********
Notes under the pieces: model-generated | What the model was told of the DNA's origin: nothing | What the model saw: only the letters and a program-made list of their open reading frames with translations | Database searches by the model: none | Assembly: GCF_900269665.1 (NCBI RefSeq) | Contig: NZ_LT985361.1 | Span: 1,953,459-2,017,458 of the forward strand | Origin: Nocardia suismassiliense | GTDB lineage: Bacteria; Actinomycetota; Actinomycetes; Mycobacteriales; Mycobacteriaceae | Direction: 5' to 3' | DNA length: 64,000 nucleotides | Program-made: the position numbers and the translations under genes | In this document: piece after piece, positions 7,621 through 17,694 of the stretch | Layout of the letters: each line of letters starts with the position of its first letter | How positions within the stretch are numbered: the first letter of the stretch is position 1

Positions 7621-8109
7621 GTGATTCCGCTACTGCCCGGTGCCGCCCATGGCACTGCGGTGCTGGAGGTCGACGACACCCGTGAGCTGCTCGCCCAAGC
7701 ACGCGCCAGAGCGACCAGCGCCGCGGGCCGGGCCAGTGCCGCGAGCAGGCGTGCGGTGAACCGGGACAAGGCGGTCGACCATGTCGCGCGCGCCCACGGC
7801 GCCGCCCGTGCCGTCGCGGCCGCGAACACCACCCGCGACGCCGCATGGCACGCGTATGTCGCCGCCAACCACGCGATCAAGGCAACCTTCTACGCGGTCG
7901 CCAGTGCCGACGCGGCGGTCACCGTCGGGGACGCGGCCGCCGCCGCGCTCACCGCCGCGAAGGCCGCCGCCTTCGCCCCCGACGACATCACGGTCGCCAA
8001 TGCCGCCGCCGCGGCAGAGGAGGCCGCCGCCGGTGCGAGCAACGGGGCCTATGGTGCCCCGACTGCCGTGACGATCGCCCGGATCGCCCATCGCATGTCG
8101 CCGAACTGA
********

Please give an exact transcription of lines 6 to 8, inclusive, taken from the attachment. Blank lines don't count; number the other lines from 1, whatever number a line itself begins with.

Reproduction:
7901 CCAGTGCCGACGCGGCGGTCACCGTCGGGGACGCGGCCGCCGCCGCGCTCACCGCCGCGAAGGCCGCCGCCTTCGCCCCCGACGACATCACGGTCGCCAA
8001 TGCCGCCGCCGCGGCAGAGGAGGCCGCCGCCGGTGCGAGCAACGGGGCCTATGGTGCCCCGACTGCCGTGACGATCGCCCGGATCGCCCATCGCATGTCG
8101 CCGAACTGA